Labor Relationships & and the Legal Vision of 1L Contracts

Sanjukta Paul—

Contracts is more than an area of law; it is a key piece of the vision we lawyers bring to many other areas of law. The 1L Contracts course supplies a foundation-stone of the “pre-analytic vision” with which lawyers will eventually think about many other things, including labor relationships. Labor regulation as such is addressed only in the optional upper-level curriculum, and it is relatively marginalized even there. As a result, many lawyers, notably in the commercial and business sphere, will bring to their dealings with labor issues the contracts “vision.” That vision ultimately tends to erase the law’s deep involvement in constituting labor relationships. It thus tends to furnish apparent justification for the exercise of power by the already-powerful, in pursuit of private ends rather than the public interest, on the stage created and sustained by law.

The specific pre-analytic vision transmitted by the conventional Contracts curriculum is of atomistic individuals contracting at arms’ length. In this vision, any pre-contracting power differentials, including those power differentials that are created or sustained by law, are rendered invisible. In our historical imagination this vision is symbolized by ‘the Lochner Era,’ which was characterized by the frequent judicial invocation of contract principles to either invalidate or undermine democratic attempts to structure labor relations and markets more generally.

But apart from ignoring, for example, “the background distribution of property rights,” this vision also sits uneasily with the present-time legal constitution of labor relationships. Moreover, perhaps because of its foundation in the pre-analytic vision of contracts, commercial law is generally selective about when it chooses to treat labor contracts as “special” on the one hand, or as instances of a more general type on the other. Continue reading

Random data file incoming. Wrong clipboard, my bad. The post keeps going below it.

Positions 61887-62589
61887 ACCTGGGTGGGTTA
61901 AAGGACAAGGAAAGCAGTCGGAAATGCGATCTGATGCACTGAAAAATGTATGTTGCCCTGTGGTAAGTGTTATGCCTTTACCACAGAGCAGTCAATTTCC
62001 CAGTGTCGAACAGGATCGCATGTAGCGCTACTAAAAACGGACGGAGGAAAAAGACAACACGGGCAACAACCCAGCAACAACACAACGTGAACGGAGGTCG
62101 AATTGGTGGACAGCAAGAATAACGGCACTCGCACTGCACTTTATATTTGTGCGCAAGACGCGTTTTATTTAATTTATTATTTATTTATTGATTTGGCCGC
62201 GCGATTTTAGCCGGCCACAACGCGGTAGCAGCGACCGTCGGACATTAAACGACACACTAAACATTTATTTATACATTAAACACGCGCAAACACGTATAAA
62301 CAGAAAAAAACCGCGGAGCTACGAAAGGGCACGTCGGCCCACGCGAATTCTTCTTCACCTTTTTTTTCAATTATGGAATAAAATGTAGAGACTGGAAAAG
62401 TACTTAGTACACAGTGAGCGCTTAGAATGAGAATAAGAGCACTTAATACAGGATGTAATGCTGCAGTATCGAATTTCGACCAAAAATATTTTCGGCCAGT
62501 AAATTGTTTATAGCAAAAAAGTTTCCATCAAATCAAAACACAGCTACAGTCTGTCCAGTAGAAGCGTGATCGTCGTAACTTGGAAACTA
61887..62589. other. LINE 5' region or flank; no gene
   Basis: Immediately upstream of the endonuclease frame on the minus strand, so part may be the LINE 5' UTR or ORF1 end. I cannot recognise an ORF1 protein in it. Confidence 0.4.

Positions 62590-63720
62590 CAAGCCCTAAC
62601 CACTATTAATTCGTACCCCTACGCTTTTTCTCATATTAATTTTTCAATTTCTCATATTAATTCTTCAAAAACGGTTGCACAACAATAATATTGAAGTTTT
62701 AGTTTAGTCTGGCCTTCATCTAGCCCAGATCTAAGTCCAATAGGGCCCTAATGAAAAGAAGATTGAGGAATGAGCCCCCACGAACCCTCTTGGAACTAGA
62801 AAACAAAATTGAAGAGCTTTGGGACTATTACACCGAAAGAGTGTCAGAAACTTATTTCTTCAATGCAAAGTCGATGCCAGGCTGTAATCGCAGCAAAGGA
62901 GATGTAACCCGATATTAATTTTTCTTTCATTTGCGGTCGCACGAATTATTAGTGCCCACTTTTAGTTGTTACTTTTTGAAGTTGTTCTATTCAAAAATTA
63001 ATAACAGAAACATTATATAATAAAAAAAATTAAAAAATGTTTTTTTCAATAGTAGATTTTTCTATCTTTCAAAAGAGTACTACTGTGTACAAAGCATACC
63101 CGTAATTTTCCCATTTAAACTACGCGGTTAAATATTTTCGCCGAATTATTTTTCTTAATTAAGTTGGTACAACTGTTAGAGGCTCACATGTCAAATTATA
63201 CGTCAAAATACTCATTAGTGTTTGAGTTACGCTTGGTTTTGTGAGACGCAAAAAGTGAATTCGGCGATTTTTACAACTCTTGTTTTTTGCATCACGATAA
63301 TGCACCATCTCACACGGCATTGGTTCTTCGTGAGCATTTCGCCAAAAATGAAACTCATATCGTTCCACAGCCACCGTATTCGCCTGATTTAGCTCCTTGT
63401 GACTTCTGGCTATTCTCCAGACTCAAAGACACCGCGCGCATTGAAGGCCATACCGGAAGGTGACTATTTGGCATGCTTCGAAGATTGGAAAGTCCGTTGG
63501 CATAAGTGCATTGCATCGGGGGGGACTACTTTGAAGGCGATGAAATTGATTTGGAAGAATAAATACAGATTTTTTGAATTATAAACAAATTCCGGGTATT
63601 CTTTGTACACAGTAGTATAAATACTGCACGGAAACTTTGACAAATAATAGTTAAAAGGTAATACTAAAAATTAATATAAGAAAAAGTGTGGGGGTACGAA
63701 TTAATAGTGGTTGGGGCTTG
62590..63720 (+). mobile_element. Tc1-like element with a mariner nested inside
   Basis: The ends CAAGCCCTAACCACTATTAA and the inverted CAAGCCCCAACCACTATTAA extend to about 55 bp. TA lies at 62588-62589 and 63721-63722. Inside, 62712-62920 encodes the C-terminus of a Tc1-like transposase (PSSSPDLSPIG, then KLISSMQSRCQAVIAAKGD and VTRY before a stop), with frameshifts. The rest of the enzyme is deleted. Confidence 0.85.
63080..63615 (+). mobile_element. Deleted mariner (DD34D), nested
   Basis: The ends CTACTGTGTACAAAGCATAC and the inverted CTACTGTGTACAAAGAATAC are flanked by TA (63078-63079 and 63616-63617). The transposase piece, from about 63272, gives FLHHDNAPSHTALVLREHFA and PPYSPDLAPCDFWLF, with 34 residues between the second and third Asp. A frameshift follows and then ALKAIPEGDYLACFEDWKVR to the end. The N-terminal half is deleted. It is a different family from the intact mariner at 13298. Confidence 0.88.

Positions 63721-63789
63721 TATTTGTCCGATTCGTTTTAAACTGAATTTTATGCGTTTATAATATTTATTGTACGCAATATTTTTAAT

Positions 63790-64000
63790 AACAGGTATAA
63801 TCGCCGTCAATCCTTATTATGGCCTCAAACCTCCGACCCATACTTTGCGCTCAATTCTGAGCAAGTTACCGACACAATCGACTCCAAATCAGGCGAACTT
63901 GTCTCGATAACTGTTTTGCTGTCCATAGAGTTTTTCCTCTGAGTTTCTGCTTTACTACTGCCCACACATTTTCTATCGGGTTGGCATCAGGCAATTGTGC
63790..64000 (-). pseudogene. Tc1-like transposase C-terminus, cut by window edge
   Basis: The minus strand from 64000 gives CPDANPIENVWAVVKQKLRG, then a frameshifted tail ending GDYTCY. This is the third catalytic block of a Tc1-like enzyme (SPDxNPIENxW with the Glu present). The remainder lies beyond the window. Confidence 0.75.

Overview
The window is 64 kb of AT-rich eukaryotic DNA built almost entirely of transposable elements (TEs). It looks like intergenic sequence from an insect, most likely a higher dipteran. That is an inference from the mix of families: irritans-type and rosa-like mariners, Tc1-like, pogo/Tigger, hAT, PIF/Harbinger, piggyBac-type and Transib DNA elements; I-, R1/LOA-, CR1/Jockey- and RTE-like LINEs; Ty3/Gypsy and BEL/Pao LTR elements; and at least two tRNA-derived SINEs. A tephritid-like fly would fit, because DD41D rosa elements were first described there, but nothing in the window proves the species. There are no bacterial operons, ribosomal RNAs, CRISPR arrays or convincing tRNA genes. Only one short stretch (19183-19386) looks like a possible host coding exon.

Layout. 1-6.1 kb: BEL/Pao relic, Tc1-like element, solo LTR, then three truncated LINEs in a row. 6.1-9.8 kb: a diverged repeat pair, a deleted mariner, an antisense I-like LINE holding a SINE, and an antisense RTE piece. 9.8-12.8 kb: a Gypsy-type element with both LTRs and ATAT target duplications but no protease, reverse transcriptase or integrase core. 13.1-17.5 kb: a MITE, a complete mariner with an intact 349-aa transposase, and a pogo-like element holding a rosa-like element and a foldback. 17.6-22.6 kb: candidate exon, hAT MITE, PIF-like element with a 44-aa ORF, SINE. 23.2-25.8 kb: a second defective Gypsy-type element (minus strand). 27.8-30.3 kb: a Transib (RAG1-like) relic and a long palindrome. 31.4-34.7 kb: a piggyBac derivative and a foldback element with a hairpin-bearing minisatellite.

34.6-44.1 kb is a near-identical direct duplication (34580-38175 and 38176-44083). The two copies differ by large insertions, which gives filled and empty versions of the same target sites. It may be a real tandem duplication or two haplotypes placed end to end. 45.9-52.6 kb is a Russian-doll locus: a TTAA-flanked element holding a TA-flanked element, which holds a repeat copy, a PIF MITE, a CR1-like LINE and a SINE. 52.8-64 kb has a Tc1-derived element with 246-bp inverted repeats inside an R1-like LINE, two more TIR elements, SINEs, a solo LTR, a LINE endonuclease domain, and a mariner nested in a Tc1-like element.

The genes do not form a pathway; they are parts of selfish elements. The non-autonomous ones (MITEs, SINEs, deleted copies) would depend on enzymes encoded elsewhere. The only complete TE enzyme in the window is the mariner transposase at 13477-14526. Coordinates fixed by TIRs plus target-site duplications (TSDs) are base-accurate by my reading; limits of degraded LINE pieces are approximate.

The Law and Political Economy of the “Future of Work”

Brishen Rogers

How will new advanced information technologies impact work? This is a major focus of public debate right now, driven by widespread fears that automation will soon leave tens of millions unemployed. But debate so far has tended to neglect the relationship among technological innovation, political economy, and the law of work. This is a major omission, since the automation of particular tasks doesn’t just happen. Rather, it takes place under laws that are subject to democratic oversight and revision – and with different laws, we could encourage a radically different path of technological development, one in which workers have a real voice, and in which they share consistently in technology-driven productivity gains.

Take two upcoming transformations that we’re all familiar with: the automation of some kinds of driving and some kinds of fast-food work. Within a few years, truckers, delivery drivers, and taxi drivers may be able to use an autonomous mode consistently on highways. Later on, they may be able to do so on major suburban and rural streets. But given the wide variation in road quality, humans will likely need to pilot vehicles in residential areas and on city streets for some time to come. And given the wide variation in building structures that delivery robots would need to navigate, humans will almost certainly need to complete deliveries in many instances.

Similarly, in fast food, ordering kiosks are already displacing cashiers, but not in their entirety. Some customers are unable to use the kiosks, including the 70% of McDonalds customers who use the drive-through. Sometimes the kiosks will break down, and sometimes orders won’t be processed appropriately, and thus workers will need to step in. Food preparation may also be automated in part, but given the fine motor control and tacit knowledge required for cooking, it has proven resistant to full automation. Like the transformation in driving, then, this change will likely be gradual and iterative. Technology will augment human capabilities rather than replacing humans wholesale, and workers, companies, and consumers will need to adapt over time.

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